Arts and Cultures - The Flood Legend in Ancient India

Arts and Cultures

Dr Archana Verma

Ancient India had its own version of the Flood legend, which seems to have some similarities with the ancient Mesopotamian legend. The earliest version of the ancient Indian legend occurs in Satapatha Brahmana, a later Vedic text datable to c700 BCE. In this, Manu the ancient progenitor of humas is warned about the coming flood. Manu builds a boat an the seven immortal sages climb the boat along with Manu and his wife Satarupa. All the grains of the world and animals are also onboarded. Manu also carries the 4 Vedas, the most ancient Sanskrit texts of Hinduism. The boat floats to the Mount Meru, a mountain mentioned in the ancient texts of India. After the flood recedes, the animals and humans descend from the boat. Thus, the life forms as well as the ancient texts of Hinduism are saved.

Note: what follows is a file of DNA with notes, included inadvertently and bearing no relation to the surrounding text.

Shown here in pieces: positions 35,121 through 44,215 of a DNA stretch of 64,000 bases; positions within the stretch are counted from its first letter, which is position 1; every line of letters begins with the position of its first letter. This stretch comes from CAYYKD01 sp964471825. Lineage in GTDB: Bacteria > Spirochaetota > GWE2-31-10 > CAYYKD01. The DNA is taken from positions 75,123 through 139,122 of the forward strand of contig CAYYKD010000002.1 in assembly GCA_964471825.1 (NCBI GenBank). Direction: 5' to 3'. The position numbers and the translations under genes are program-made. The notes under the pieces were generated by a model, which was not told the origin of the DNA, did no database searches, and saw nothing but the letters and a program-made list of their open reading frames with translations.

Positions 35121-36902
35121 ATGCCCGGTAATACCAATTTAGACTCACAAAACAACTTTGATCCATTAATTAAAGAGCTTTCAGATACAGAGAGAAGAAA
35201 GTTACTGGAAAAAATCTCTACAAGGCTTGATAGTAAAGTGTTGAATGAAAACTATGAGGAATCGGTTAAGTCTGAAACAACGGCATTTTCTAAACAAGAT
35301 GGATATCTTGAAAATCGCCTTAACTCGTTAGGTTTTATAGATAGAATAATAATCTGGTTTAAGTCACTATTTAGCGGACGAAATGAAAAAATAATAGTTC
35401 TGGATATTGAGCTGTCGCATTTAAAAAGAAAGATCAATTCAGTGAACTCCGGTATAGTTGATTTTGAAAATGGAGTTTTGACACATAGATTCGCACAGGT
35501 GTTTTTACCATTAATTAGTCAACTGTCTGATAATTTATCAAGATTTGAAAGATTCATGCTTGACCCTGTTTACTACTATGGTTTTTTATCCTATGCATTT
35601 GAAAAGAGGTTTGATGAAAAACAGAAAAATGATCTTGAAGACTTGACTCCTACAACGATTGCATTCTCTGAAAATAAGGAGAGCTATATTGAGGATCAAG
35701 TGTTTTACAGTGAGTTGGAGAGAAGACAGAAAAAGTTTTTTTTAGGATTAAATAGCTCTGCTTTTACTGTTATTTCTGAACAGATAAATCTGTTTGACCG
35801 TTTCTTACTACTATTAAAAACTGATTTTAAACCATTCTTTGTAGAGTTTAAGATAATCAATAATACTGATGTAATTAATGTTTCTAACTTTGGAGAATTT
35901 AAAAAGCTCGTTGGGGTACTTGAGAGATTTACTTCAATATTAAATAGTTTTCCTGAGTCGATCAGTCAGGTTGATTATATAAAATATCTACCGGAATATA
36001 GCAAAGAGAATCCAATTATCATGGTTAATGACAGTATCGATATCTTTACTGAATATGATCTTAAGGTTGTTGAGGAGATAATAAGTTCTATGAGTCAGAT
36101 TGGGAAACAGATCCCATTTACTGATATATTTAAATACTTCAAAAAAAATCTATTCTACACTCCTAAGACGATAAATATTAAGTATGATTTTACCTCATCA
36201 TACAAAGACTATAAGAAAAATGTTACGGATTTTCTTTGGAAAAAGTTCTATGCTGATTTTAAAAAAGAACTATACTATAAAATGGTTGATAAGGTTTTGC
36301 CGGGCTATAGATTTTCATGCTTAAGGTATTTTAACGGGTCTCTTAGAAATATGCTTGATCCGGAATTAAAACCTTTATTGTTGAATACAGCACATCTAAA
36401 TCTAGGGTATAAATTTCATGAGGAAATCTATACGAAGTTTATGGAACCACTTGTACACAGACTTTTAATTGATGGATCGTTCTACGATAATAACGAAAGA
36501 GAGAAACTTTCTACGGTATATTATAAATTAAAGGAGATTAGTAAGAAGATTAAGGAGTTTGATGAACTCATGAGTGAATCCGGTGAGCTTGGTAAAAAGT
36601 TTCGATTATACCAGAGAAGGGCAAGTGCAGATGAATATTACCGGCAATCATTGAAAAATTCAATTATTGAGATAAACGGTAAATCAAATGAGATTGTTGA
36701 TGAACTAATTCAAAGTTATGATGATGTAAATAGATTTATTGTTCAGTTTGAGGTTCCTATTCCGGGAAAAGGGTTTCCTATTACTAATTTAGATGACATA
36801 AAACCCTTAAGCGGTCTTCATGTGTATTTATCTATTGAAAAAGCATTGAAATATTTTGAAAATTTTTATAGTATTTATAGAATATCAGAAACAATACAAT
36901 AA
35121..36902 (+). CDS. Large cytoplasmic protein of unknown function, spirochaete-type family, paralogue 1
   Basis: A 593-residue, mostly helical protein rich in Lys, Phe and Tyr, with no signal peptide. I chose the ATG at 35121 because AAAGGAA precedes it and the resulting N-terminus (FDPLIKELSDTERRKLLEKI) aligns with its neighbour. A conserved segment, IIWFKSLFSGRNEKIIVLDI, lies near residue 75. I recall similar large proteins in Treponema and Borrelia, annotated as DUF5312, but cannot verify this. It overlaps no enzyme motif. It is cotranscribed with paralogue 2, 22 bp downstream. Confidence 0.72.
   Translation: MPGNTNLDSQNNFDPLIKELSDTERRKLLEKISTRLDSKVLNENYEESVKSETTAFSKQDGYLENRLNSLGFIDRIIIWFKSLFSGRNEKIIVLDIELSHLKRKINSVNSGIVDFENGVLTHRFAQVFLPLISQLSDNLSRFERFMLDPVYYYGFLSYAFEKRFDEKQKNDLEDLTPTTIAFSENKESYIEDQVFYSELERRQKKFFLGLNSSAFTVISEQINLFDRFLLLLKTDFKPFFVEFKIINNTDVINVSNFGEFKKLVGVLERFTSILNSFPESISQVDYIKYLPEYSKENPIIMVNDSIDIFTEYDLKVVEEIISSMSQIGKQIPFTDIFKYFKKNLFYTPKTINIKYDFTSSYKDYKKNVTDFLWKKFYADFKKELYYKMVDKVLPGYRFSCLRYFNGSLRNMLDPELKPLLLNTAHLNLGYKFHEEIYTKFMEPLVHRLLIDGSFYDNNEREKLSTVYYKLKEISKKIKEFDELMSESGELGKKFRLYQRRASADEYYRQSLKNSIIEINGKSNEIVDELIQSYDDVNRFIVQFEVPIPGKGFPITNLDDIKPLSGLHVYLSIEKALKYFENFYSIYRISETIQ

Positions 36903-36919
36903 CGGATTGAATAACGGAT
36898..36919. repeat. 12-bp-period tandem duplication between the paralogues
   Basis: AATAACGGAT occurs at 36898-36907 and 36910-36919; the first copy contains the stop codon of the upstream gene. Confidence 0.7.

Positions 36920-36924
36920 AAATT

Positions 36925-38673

In a later and better known version found in Matsya Purana datable to 5th century CE, the boat is too heavy to float with all the load in it. Manu prays to Lord Vishnu, who is one of the great gods of Hinduism. Vishnu appears in the form of a huge fish and tows the boat with his strength towards the mountain so that it doesn't sink. In this journey, Vishnu also kills an demon (antithesis to gods) emerging from a huge conch in the sea who tried to attack Vishnu in the fish form. Vishnu carries the four Vedas in one of his 4 arms. It is this version that has found illustration in innumerable paintings and sculptures from pre-modern India.

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